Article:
Asking the Seller the Right Questions

Posted by on Tuesday, July 11th, 2017 at 6:50am.

If you are like me, you are probably anxious for the previous owner of your new piece of real estate to move out so you can get started on making your new house feel like your own. Before they move out you should consider the previous owners are experts on your new house, so be sure to take advantage of their knowledge while they are still around. Here are a few questions you might want to consider.

Where are the circuit breaker, sump pump, and other things located?

These are the type of things you usually forget are in the house until you need them. When you first have an issue with the electricity in the house, you’ll want to quickly locate the circuit breaker. The first time there is heavy rain, you’ll want to quickly make sure your sump pump is working.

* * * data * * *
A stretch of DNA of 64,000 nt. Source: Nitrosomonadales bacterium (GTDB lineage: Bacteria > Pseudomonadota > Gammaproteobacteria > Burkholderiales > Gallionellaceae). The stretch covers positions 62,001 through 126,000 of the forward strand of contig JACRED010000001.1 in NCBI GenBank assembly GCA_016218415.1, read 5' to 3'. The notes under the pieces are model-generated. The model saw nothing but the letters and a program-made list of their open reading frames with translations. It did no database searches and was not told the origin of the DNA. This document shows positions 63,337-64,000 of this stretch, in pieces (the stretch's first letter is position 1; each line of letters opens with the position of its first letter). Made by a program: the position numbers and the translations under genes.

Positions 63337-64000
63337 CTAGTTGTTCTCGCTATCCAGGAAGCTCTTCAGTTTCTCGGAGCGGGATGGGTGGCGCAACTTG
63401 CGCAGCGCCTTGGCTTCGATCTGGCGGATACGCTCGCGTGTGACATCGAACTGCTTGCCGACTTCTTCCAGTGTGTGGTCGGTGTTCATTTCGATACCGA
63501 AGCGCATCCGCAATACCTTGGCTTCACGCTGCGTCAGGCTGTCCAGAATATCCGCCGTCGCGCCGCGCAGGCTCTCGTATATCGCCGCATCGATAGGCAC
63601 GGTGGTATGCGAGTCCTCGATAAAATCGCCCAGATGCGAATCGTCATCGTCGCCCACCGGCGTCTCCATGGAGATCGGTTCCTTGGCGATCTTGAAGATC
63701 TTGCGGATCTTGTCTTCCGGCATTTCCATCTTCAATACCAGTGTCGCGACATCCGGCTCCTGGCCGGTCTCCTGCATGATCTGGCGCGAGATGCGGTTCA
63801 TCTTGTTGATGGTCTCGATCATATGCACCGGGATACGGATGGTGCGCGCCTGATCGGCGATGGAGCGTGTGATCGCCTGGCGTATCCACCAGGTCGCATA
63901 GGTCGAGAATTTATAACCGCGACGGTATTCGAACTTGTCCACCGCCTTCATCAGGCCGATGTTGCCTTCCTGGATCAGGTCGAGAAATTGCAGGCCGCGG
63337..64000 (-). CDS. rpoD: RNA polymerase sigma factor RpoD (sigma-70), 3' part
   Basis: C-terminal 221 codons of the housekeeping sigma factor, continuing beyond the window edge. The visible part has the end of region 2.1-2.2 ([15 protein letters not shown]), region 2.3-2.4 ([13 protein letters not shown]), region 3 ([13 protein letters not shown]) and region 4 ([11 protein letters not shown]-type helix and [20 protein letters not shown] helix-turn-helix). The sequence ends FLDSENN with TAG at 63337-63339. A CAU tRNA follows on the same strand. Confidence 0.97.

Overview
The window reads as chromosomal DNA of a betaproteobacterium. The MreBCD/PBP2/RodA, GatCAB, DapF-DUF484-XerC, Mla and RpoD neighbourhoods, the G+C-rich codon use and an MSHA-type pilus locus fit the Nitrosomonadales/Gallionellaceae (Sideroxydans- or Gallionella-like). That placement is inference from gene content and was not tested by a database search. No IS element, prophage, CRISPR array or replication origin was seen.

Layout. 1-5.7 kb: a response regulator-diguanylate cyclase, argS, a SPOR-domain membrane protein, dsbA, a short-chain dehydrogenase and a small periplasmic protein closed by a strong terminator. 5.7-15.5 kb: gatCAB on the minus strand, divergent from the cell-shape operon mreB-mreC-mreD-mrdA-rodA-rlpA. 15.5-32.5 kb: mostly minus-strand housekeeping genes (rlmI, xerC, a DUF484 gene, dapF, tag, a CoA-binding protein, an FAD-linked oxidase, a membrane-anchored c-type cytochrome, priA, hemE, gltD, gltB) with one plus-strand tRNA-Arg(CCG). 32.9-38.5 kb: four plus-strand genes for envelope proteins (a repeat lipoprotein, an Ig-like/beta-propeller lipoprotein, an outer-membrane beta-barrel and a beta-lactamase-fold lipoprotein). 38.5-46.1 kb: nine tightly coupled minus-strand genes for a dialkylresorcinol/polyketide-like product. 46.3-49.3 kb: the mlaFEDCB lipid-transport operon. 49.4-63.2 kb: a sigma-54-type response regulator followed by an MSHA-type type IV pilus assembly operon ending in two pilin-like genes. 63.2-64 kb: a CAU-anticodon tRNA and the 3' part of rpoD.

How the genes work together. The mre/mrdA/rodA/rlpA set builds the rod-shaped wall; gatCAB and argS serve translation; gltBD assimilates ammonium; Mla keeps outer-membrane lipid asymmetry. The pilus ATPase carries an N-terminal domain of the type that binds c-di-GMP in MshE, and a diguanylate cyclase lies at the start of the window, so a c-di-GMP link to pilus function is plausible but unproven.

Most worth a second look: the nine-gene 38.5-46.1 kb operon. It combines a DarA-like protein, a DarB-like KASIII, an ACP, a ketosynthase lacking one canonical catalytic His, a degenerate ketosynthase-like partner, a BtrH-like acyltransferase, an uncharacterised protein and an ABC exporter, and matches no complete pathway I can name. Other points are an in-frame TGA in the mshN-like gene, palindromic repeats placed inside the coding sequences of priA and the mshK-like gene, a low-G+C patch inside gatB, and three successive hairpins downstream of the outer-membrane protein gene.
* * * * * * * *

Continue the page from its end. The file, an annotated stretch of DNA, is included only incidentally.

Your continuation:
Asking the previous owners will not only help you locate these things quickly, they might be able to tell you about any quirks associated with them.

What repairs have you made?

While owners are legally required to disclose any issues with the house, they are not always required to tell you about things that have been repaired. If somethings has needed a repair in the past, it will be helpful to know how it was previously fixed and when it was previously fixed.

How are the neighbors?

This is valuable information you can only get from a person that has lived in your house. You’ll be glad to know which neighbors cause trouble, are too nosey, or on the opposite end which neighbors you can easily trust.

If you have kids, asking about the neighbors can be a great way to find out which houses have kids, so your kids can make neighborhood friends faster.

Is there anything you wish you had known?

The previous owners have been in your position. Maybe they wish they had never used that dry cleaner around the corner or gone with a different plumber when they needed one.

So before you say goodbye to the sellers, think about the questions only they can answer. It can save you from trouble in the long run.

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